In arguing otherwise, Utica relies on decisions of the U.S. Court of Appeals for the Second Circuit. Those decisions hold, Utica says, that “if the insurer has not placed the duty to defend at issue, the insurer need not reimburse the policyholder’s attorney’s fees, even if the policyholder is successful.” (NYSCEF No. 44 at 17, citing New York Marine & Gen Ins. Co. v Lafarge N. Am., 599 F3d 102 [2d Cir 2010]; Liberty Surplus Ins. Co. v Segal Corp., 420 F3d 65 [2d Cir 2005]; see Employers Mut. Cas. Co. v Key Pharmaceuticals, 75 F3d 815, 824 [2d Cir 1996]).) This court concludes, though, that these Second Circuit decisions misapprehend the governing precedents in this area of the Court of Appeals and the Appellate Division.

In Key Pharmaceuticals, the Second Circuit’s holding rested on its reading of the First [*8]Department’s decision in Aetna Casualty & Surety Co. v Dawson (84 AD2d 708, 709 [1st Dept 1981]), in which the First Department declined to require the insurer to pay attorney fees. The Key Pharmaceuticals court understood Dawson to hold that the a “fundamental” reason for its decision “was that the insurer’s duty to defend was not at issue” in the case. (75 F3d at 824.) Thus, the Second Circuit concluded, the New York doctrine “does no more than carve out a narrow exception to the general rule that litigation costs are not recoverable by a winning litigant” that arises only “when a policyholder has been cast in a defensive posture by its insurer in a dispute over the insurer’s duty to defend,” in particular. (Id., citing Mighty Midgets Inc. v Centennial Ins. Co., 47 NY2d 12, 21-22 [1979].) But Dawson did not rest its holding on the absence of a dispute between insurer and insured over the duty to defend. It held, instead, that in the particular context of the parties’ dispute (which rested on the uninsured-motorist endorsement to an automotive insurance policy), the parties seeking attorney fees were not owed a duty to defend by the insurer. (84 AD2d 708, 709.) Instead, “[w]hat is essentially in dispute here is a contract claim,” not an insurance claim invoking an insurer’s duty to defend. (Id. [emphasis added].) No duty to defend, no defense-based obligation to pay attorney fees incurred in the coverage action.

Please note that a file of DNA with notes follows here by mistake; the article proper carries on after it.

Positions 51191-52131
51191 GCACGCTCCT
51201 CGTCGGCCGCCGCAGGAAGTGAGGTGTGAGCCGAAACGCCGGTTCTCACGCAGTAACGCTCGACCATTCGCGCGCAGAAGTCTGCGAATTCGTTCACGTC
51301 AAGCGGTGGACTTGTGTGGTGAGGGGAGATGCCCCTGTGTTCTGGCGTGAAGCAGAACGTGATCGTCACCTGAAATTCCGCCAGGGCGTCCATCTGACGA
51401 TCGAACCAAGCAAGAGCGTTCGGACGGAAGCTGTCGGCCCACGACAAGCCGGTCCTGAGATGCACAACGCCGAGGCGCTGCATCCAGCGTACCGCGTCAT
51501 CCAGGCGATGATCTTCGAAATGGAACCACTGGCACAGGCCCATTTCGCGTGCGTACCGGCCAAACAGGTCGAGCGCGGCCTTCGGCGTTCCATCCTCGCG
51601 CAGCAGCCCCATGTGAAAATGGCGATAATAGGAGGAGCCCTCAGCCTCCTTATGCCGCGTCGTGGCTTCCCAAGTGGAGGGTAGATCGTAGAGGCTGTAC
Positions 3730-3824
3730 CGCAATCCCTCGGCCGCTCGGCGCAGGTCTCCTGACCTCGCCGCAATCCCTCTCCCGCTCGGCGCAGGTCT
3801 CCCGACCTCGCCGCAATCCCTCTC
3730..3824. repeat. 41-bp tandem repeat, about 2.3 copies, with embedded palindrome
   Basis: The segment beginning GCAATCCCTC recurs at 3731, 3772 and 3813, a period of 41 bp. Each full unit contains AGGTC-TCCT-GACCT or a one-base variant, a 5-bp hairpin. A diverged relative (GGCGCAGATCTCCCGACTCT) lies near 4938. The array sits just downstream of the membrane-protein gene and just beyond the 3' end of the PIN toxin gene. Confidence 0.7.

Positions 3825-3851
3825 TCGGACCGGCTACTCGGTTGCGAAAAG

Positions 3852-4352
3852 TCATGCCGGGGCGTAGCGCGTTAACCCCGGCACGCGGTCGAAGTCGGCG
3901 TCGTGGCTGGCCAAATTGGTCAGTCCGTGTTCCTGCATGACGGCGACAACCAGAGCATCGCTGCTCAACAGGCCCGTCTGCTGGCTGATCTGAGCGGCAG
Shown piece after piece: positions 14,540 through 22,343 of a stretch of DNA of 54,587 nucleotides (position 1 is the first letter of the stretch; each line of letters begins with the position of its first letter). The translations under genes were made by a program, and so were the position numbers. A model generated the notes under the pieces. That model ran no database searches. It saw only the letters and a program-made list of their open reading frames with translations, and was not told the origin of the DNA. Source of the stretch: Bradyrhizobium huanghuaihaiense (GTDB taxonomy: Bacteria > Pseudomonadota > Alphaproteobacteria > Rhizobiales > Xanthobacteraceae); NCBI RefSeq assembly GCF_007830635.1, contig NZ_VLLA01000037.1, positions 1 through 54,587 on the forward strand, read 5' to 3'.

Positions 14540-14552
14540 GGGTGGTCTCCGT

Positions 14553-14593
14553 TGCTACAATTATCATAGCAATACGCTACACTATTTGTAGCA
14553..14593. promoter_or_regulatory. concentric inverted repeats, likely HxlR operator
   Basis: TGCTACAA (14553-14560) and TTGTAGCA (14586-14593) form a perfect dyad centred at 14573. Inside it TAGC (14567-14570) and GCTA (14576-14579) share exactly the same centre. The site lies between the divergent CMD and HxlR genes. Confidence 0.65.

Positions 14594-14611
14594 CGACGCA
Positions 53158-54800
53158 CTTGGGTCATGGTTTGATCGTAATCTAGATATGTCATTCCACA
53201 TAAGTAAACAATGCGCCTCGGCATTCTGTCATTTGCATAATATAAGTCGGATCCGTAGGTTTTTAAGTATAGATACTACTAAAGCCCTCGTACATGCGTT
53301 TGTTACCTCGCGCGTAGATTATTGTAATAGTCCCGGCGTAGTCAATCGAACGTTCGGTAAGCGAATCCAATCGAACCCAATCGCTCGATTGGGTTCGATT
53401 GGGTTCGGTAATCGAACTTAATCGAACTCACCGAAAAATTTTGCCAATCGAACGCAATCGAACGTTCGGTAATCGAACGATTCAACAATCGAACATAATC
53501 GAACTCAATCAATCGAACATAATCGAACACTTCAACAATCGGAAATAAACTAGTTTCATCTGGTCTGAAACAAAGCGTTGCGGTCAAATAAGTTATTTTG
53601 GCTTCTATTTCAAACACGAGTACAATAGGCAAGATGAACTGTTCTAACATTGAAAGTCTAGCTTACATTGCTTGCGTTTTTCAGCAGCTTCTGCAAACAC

In Segal, the Second Circuit declined to revisit its decision in Key Pharmaceuticals. The Segal court stated that although the New York Court of Appeals had described its doctrine in “broad language” that permitted an insured to recover fees whenever it is defending an insurer’s “‘effort to free itself from its policy obligations,'” Key Pharmaceuticals had instead glossed the doctrine as applying only when the insured “has been cast in a defensive posture by its insurer in a dispute over the insurer’s duty to defend.” (Segal, 420 F3d at 67, quoting Mighty Midgets, 47 NY2d at 21 [internal quotation marks and emphasis omitted].) The insured in Segal argued that the Court of Appeals’s decision in City Club Hotel had undermined the holding of Key Pharmaceuticals, because the insurer’s declaratory-judgment claims in City Club Hotel contested the duty to indemnify. (Segal, 420 F3d at 68.) The Second Circuit rejected this argument. Because City Club Hotel clearly involved a dispute over both the duty to defend and the duty to indemnify, the award of fees to the insured in that case did not call into question the ruling in Key Pharmaceuticals. (See id.)

Curiously, the Segal Court recognized that the rationale of Mighty Midgets and City Club Hotel “is that an insurer with a duty to defend must provide a defense (or reimburse the insured’s litigation expenses) for any action arising out of the claim or occurrence that triggers the duty to defend, including an action brought by the insurer itself.” (Id. at 69 [emphasis added].) But Segal refused to accept that “any action” means “any action”—that the duty to defend, where one exists, is triggered even when the insurer’s action against the insured challenges only the duty to indemnify. This refusal may have stemmed from the concern expressed by the Second Circuit in Segal that ruling that “attorneys’ fees are due whenever an insurer brings suit to disclaim the duty to indemnify, or whenever an excess insurance policy incorporates a primary policy with a duty to defend,” would “dramatically expand” the “Mighty Midgets exception to the point that it swallows the rule.” (Id. at 70.) But the solution to that problem would be for courts to consider carefully, before awarding fees, whether an insurer bringing the unsuccessful coverage action [*9]has a duty to defend its insured in the particular circumstances of the case.[FN9] It is not to hold instead, as the Second Circuit has done, that where a duty to defend does exist, an insurer need not pay fees if it has unsuccessfully challenged only the duty to indemnify.

Finally, in Lafarge North America, the Second Circuit simply applied its holdings in Key Pharmaceuticals and Segal, without considering those holdings fresh. (See 599 F3d at 128.) The objections raised to those two prior decisions thus apply equally to Lafarge North America.